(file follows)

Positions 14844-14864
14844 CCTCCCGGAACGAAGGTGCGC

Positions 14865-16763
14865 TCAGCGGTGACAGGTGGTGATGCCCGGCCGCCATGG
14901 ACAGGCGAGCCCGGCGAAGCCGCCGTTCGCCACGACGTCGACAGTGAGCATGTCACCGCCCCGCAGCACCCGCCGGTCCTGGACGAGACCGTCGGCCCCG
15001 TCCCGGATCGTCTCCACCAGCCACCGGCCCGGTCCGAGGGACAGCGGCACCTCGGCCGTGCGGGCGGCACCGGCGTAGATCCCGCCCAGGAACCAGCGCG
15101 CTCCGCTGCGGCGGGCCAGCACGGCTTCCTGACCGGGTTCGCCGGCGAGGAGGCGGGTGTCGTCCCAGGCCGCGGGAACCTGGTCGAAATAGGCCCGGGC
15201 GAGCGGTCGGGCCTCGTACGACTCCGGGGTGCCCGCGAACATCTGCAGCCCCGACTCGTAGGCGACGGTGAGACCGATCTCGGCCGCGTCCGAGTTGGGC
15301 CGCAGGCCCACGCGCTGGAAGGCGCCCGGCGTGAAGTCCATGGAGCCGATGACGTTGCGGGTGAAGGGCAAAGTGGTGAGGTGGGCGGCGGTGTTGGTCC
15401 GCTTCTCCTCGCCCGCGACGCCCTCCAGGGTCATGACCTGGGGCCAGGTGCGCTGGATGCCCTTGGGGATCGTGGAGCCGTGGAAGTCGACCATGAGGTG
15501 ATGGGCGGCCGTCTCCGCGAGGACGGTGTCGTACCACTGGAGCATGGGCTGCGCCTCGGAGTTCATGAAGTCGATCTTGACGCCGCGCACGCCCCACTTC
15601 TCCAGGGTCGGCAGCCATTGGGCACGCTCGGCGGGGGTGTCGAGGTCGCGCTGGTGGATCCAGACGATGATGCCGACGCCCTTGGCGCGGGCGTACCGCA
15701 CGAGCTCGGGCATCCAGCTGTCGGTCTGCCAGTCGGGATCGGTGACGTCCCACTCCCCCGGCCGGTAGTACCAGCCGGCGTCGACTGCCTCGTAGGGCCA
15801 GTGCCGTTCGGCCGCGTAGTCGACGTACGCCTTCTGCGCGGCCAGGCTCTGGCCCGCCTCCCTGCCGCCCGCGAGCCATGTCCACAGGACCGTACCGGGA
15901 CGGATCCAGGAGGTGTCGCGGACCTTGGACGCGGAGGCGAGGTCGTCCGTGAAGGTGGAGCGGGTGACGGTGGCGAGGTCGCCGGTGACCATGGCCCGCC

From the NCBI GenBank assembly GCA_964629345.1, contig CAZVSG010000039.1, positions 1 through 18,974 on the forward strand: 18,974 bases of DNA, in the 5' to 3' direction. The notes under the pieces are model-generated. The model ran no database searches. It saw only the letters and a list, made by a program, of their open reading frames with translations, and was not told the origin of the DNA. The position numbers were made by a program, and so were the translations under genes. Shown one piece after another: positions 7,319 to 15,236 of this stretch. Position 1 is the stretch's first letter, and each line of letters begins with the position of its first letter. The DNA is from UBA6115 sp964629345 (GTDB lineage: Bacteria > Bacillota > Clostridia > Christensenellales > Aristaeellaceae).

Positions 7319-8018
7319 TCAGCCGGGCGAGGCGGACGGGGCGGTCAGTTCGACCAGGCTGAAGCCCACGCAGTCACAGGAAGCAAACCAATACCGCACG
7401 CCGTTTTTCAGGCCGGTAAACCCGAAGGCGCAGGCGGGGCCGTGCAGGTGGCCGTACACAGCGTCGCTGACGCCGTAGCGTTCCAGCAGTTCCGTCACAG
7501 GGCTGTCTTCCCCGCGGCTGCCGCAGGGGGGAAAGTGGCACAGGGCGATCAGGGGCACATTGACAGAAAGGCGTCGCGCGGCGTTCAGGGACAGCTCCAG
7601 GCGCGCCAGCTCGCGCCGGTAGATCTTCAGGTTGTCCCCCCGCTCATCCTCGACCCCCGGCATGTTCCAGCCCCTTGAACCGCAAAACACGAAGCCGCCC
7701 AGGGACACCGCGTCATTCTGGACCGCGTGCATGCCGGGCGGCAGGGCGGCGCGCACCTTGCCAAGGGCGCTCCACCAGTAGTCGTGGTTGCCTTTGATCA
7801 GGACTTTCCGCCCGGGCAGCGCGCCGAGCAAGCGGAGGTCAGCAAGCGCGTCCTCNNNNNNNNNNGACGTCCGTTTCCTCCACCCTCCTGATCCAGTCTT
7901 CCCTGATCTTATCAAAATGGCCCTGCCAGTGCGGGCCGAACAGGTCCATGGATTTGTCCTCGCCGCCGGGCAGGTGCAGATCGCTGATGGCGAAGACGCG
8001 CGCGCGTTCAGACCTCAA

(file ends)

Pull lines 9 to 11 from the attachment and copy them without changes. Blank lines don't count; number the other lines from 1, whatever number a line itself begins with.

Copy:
15301 CGCAGGCCCACGCGCTGGAAGGCGCCCGGCGTGAAGTCCATGGAGCCGATGACGTTGCGGGTGAAGGGCAAAGTGGTGAGGTGGGCGGCGGTGTTGGTCC
15401 GCTTCTCCTCGCCCGCGACGCCCTCCAGGGTCATGACCTGGGGCCAGGTGCGCTGGATGCCCTTGGGGATCGTGGAGCCGTGGAAGTCGACCATGAGGTG
15501 ATGGGCGGCCGTCTCCGCGAGGACGGTGTCGTACCACTGGAGCATGGGCTGCGCCTCGGAGTTCATGAAGTCGATCTTGACGCCGCGCACGCCCCACTTC